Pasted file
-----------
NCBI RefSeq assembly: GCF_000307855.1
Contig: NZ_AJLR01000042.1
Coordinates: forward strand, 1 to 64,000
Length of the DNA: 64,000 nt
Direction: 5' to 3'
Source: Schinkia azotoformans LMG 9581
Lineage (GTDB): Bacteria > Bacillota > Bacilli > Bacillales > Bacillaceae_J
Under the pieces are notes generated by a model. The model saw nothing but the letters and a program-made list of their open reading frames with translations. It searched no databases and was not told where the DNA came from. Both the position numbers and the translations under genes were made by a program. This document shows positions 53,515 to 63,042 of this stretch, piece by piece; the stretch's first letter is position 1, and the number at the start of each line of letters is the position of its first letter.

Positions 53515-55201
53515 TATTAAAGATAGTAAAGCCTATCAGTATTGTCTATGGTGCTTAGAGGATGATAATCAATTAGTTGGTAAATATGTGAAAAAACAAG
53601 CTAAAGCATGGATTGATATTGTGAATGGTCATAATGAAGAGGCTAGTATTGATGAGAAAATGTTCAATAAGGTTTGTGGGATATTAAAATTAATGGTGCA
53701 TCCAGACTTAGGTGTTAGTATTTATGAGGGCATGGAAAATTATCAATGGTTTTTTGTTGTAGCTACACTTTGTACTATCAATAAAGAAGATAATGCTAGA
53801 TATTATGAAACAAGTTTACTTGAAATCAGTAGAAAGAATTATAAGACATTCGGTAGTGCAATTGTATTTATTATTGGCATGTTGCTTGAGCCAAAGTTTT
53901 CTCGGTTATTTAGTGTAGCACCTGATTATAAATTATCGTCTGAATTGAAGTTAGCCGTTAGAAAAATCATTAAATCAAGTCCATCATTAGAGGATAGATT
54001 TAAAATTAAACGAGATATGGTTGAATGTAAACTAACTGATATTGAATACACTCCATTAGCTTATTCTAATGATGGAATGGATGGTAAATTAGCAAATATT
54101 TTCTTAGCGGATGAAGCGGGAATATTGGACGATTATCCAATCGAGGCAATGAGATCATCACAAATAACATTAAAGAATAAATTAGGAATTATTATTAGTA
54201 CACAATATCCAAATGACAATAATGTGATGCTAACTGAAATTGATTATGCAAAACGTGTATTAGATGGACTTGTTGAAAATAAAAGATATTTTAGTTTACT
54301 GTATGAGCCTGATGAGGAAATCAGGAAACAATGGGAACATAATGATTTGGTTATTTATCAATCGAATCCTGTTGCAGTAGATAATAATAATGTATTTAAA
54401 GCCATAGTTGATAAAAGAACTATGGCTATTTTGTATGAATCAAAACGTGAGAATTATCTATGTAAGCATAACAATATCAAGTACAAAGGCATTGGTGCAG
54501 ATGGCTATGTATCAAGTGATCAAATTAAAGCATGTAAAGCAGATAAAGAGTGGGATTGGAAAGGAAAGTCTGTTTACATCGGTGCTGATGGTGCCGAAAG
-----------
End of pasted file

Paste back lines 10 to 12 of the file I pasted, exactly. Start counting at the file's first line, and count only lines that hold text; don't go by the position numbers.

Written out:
53515 TATTAAAGATAGTAAAGCCTATCAGTATTGTCTATGGTGCTTAGAGGATGATAATCAATTAGTTGGTAAATATGTGAAAAAACAAG
53601 CTAAAGCATGGATTGATATTGTGAATGGTCATAATGAAGAGGCTAGTATTGATGAGAAAATGTTCAATAAGGTTTGTGGGATATTAAAATTAATGGTGCA
53701 TCCAGACTTAGGTGTTAGTATTTATGAGGGCATGGAAAATTATCAATGGTTTTTTGTTGTAGCTACACTTTGTACTATCAATAAAGAAGATAATGCTAGA